And the more obscure an artist, the scrappy the data is on BOTH databases.

Data needs checking - 64,000 items can’t be checked in any sensible way.

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It depends… Imagine a Wikipedia with 100 perfect entries. Nice? I prefer to have a Wikipedia full of entries which also can have errors. Human made errors. Everyone could fix them. Actually the english part has nearly 6’000’000 articles. There is a total of 301 languages. Will they ever be perfect? Of course not.

For me the situation at MB is very similar. I prefer an additional release and don’t care that much about brackets or apostrophes. If people want to correct them: Feel free. But you can’t fix entries who doesn’t exist.

As a self defined “open music encyclopedia” the quality should not prevent quantity, IMHO

A counterpoint here could be the second-largest Wikipedia, the German one, which is infamous for its notability and citation strictness for new articles.

Which keeps a lot of people from contributing. :wink:

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The suggestion I was making to create a bot to add these links, therefore:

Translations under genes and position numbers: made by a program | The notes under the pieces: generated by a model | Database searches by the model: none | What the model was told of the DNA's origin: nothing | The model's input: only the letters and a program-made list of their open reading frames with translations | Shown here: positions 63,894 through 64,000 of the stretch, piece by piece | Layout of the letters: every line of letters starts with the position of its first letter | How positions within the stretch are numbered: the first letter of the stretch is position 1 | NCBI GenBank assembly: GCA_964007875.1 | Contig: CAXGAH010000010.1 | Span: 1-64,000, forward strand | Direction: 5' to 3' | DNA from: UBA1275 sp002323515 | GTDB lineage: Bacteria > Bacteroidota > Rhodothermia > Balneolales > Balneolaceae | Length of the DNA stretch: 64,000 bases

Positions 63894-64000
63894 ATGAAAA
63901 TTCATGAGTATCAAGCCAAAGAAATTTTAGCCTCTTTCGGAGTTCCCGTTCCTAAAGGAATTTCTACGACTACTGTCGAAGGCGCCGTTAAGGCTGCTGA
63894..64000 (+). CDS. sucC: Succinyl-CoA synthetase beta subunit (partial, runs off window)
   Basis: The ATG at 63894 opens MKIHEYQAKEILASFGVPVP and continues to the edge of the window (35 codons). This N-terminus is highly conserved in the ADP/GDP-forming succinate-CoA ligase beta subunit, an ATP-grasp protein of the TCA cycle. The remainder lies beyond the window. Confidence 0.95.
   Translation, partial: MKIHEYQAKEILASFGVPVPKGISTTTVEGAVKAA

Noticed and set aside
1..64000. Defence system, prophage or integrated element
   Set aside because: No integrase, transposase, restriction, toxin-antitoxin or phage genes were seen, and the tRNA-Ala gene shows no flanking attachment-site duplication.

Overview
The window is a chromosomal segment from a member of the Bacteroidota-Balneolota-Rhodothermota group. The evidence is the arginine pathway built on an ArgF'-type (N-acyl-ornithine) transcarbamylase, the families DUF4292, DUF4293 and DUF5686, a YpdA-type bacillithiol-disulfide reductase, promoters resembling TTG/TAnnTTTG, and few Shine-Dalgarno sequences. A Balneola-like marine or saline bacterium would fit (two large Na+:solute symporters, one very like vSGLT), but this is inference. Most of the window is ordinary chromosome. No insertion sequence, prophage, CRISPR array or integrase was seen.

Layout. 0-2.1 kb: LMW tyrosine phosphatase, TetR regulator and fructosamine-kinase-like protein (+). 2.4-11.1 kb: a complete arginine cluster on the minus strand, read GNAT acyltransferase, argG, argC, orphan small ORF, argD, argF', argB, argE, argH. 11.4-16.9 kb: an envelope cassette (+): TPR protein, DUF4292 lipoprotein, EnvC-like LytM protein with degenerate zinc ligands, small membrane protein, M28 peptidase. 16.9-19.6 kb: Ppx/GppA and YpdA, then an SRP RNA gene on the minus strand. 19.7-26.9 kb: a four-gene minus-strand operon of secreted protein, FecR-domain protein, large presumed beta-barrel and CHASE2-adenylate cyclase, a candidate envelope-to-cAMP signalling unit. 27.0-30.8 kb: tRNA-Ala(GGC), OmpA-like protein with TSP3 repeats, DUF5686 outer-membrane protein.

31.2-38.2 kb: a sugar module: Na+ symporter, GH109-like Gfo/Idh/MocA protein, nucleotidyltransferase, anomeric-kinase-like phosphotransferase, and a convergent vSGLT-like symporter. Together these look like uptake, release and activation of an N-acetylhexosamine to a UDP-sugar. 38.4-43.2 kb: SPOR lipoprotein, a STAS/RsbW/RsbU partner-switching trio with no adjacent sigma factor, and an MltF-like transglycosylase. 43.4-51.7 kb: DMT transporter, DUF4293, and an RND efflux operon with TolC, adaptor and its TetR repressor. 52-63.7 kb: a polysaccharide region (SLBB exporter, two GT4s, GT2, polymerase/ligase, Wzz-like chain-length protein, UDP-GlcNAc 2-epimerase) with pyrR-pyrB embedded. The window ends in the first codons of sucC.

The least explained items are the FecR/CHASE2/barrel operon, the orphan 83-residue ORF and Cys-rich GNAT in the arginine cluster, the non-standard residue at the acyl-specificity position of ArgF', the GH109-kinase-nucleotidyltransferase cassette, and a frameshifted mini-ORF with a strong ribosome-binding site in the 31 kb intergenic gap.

1. The bot would not add all 64,000 items in one go it would abide by the bot limits
  2. This is only adding a link from a MusicBrainz artist to a Discogs artist, so there are not issues of spelling mistakes ectera, it would just be adding a link.
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Are you a db knowledgable person?

Do such people agree about whether adding those 64K links is almost certain to go without any problems?

What would be the probability of anything going wrong with the adding process?

Seeing mention of 64,000 links sounds like a worryingly high number to trust to a script to just import en-mass to fill some gaps. Especially as it would then not be clear as to which links were carefully added by a human who was checking their data, and which was just mass imported.

I think we should add all 64,000 Discogs links. This is not a blind process. Don’t forget what the list actually is, and how these specific records were selected. The list was created from very conservative criteria to ensure that the risk of error in any entry is extremely low:

  • The artist name is unique in both databases.
  • The artist name in each database is associated with a release of exactly the same title.

These criteria were created (by a person) because it is especially low risk. The criteria seek to eliminate one of the potential variables: an ambiguous artist name. The release title is a further affirmation that the artist is a match.

Let’s consider some possible scenarios that could result in a mismatch:

Scenario 1
Two different artists with the same name also have a release with a shared name. Not impossible, but think about it: In order for this mismatch to happen, MusicBrainz must have Artist A but not Artist B, while Discogs must have Artist B but not Artist A. That coincidence is so improbable, it would actually be really funny if it happened even once!